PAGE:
Researchers from Washington University School of Medicine have shown that an antibody treatment administered to the brain surface in mice with Alzheimer disease is capable of rapidly reversing disease-related structural nerve damage. The study will appear online on January 20 in advance of print publication in the February 1 issue of the Journal of Clinical Investigation.
One of the many hallmarks of Alzheimer disease is the presence of deposits or "plaques" made up of amyloid-beta peptide (Abeta) in areas of the brain responsible for memory and cognition. While several approaches to decreasing Abeta production or increasing its clearance from the brain are being studied as potential treatments for Alzheimer disease, it is not known whether, upon clearance of Abeta, if significant structural damage to nerves is reversed, remains, or continues.
Using a mouse model of Alzheimer disease in which a subset of neurons and Abeta in the mouse brain express colored fluorescent proteins that can be visualized in the living animal under a microscope, David Holtzman and colleagues administered an anti- Abeta antibody treatment and monitored the structural changes to nerves within the mouse brains. They observed that following treatment of the brain surface, there was a significant decrease in the amount of structural nerve damage after only 3 days. The study suggests that Abeta deposition leads to ongoing nerve damage and that upon reducing buildup of Abeta in the brain, this structural damage is rapidly reversible.
Monitoring the heart's mitochondria to predict cardiac arrest?
21.09.2017 | Boston Children's Hospital
Highly precise wiring in the Cerebral Cortex
21.09.2017 | Max-Planck-Institut für Hirnforschung
Our brains house extremely complex neuronal circuits, whose detailed structures are still largely unknown. This is especially true for the so-called cerebral cortex of mammals, where among other things vision, thoughts or spatial orientation are being computed. Here the rules by which nerve cells are connected to each other are only partly understood. A team of scientists around Moritz Helmstaedter at the Frankfiurt Max Planck Institute for Brain Research and Helene Schmidt (Humboldt University in Berlin) have now discovered a surprisingly precise nerve cell connectivity pattern in the part of the cerebral cortex that is responsible for orienting the individual animal or human in space.
The researchers report online in Nature (Schmidt et al., 2017. Axonal synapse sorting in medial entorhinal cortex, DOI: 10.1038/nature24005) that synapses in...
Whispering gallery mode (WGM) resonators are used to make tiny micro-lasers, sensors, switches, routers and other devices. These tiny structures rely on a...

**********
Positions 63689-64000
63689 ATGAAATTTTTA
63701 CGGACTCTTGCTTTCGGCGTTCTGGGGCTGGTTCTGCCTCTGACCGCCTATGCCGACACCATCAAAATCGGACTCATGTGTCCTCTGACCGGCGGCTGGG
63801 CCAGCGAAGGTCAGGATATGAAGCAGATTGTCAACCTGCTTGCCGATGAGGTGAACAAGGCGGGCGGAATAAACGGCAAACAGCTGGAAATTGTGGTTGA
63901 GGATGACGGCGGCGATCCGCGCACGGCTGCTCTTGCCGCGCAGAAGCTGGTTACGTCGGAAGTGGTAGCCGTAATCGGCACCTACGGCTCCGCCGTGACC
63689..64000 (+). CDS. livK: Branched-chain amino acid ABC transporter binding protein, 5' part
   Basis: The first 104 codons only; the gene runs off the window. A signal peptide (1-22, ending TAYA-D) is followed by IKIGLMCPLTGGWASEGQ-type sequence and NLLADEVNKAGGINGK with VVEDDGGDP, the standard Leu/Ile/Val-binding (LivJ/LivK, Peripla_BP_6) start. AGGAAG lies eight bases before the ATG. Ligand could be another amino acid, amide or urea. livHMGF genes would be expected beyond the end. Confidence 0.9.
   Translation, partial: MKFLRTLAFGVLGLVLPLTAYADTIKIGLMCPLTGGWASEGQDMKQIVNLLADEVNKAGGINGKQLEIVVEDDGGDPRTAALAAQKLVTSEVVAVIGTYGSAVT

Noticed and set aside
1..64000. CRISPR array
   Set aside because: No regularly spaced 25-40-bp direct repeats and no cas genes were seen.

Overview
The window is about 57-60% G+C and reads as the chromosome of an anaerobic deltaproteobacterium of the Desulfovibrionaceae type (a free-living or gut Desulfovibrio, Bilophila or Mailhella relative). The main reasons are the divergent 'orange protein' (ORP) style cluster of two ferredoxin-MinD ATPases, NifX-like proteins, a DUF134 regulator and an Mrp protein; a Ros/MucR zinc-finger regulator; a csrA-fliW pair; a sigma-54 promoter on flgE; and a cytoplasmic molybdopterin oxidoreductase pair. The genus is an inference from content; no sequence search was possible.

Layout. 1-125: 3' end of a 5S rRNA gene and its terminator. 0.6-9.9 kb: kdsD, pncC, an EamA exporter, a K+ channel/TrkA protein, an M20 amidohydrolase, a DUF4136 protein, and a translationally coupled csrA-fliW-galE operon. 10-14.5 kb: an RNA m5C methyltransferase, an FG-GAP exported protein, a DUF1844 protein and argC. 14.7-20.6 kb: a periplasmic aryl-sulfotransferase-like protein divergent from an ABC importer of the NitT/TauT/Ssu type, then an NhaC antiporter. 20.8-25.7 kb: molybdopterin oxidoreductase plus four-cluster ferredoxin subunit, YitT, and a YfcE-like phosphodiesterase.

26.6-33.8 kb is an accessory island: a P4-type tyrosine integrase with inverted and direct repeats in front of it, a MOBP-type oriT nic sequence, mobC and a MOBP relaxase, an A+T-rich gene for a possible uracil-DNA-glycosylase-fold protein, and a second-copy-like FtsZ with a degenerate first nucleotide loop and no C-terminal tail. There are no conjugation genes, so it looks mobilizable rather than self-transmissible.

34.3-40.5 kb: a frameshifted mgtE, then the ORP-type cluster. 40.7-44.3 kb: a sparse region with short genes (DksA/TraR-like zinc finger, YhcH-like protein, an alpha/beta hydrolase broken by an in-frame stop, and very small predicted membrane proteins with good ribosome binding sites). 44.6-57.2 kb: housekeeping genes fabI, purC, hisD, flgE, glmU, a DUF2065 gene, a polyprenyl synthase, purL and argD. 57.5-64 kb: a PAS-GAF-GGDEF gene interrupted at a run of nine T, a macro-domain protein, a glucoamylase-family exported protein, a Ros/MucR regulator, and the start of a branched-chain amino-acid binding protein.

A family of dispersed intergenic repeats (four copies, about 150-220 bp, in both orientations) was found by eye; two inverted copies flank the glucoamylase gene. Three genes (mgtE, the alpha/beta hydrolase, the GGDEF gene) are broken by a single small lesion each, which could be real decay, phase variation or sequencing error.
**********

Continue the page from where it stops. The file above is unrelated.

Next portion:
Using ultrafast flashes of laser and x-ray radiation, scientists at the Max Planck Institute of Quantum Optics (Garching, Germany) took snapshots of the briefest electron motion inside a solid material to date. The electron motion lasted only 750 billionths of the billionth of a second before it fainted, setting a new record of human capability to capture ultrafast processes inside solids!
When x-rays shine onto solid materials or large molecules, an electron is pushed away from its original place near the nucleus of the atom, leaving a hole...
For the first time, physicists have successfully imaged spiral magnetic ordering in a multiferroic material. These materials are considered highly promising candidates for future data storage media. The researchers were able to prove their findings using unique quantum sensors that were developed at Basel University and that can analyze electromagnetic fields on the nanometer scale. The results – obtained by scientists from the University of Basel’s Department of Physics, the Swiss Nanoscience Institute, the University of Montpellier and several laboratories from University Paris-Saclay – were recently published in the journal Nature.
Multiferroics are materials that simultaneously react to electric and magnetic fields. These two properties are rarely found together, and their combined...
MBM ScienceBridge GmbH successfully negotiated a license agreement between University Medical Center Göttingen (UMG) and the biotech company Tissue Systems Holding GmbH about commercial use of a multi-well tissue plate for automated and reliable tissue engineering & drug testing.
MBM ScienceBridge GmbH successfully negotiated a license agreement between University Medical Center Göttingen (UMG) and the biotech company Tissue Systems...
19.09.2017 | Event News
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21.09.2017 | Physics and Astronomy
21.09.2017 | Life Sciences
21.09.2017 | Health and Medicine